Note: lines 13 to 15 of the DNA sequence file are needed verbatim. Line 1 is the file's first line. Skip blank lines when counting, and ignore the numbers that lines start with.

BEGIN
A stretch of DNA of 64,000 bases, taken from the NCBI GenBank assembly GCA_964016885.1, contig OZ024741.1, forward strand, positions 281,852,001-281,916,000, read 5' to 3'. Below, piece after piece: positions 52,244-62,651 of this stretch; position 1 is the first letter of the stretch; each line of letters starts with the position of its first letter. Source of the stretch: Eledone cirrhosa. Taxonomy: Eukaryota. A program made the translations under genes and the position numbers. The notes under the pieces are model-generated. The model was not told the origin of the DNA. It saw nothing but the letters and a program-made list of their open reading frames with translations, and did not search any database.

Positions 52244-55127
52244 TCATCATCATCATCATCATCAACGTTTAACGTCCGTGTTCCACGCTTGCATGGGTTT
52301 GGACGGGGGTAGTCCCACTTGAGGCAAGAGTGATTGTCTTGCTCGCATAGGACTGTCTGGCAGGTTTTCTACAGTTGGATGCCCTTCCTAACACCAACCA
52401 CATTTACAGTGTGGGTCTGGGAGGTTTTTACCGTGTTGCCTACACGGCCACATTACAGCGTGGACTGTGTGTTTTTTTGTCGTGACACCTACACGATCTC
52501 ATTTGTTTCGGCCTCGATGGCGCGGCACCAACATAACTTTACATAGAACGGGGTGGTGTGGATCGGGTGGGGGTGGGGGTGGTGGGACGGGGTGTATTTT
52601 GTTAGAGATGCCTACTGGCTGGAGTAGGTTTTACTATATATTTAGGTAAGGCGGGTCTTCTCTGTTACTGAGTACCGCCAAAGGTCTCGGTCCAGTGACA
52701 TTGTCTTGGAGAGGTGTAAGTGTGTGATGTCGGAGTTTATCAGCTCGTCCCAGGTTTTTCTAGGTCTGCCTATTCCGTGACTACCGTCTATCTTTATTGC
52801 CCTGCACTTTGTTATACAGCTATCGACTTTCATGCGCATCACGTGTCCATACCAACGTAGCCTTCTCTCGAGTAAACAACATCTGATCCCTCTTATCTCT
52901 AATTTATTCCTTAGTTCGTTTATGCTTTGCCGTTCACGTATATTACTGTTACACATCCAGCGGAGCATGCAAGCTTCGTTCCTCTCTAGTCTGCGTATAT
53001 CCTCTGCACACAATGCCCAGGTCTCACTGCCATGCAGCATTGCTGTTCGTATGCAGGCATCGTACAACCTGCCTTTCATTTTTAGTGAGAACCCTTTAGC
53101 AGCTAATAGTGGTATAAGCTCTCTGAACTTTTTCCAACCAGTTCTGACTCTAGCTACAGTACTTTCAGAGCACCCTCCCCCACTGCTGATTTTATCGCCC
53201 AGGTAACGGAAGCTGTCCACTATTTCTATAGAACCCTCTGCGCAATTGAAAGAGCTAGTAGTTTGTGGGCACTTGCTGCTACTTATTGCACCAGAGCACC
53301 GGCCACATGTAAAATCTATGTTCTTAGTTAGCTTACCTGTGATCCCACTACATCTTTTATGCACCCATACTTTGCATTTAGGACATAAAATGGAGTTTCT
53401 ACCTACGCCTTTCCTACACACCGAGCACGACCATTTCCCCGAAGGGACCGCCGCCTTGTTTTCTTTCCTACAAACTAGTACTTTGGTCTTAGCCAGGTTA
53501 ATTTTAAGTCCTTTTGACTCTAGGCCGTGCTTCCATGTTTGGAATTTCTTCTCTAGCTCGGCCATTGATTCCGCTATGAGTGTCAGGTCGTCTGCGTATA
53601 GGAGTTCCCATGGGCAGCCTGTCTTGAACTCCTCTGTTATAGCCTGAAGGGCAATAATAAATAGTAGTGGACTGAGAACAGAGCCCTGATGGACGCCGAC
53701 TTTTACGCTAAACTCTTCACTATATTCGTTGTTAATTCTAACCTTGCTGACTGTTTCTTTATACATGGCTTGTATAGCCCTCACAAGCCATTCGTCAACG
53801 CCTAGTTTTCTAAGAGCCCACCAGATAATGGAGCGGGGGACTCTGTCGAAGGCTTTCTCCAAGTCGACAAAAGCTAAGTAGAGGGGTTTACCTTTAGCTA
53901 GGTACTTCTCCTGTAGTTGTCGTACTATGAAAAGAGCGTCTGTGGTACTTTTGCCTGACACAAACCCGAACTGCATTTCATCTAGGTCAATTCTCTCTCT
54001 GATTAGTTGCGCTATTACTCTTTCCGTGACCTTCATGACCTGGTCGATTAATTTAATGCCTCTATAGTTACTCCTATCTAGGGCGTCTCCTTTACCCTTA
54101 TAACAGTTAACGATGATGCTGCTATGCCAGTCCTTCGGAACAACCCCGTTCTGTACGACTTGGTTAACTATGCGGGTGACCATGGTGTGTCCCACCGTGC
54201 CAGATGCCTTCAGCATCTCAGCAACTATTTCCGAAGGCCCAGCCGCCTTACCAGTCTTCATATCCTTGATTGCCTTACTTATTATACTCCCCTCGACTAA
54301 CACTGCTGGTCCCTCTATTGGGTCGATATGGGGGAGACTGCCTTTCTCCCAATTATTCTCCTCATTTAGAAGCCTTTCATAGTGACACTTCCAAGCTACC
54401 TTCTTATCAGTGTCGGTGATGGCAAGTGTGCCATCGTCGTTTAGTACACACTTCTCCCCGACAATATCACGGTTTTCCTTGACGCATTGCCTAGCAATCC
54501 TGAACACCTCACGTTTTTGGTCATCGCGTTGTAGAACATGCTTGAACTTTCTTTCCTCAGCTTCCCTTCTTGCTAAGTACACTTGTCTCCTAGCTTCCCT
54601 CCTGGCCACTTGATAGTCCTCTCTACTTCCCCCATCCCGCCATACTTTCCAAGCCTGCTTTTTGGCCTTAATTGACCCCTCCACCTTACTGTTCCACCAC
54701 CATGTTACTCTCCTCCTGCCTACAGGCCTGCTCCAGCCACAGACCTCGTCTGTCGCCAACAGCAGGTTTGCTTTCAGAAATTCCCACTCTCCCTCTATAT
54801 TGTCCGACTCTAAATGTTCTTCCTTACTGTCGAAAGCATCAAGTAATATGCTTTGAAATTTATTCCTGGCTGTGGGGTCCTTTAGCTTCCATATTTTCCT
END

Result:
53201 AGGTAACGGAAGCTGTCCACTATTTCTATAGAACCCTCTGCGCAATTGAAAGAGCTAGTAGTTTGTGGGCACTTGCTGCTACTTATTGCACCAGAGCACC
53301 GGCCACATGTAAAATCTATGTTCTTAGTTAGCTTACCTGTGATCCCACTACATCTTTTATGCACCCATACTTTGCATTTAGGACATAAAATGGAGTTTCT
53401 ACCTACGCCTTTCCTACACACCGAGCACGACCATTTCCCCGAAGGGACCGCCGCCTTGTTTTCTTTCCTACAAACTAGTACTTTGGTCTTAGCCAGGTTA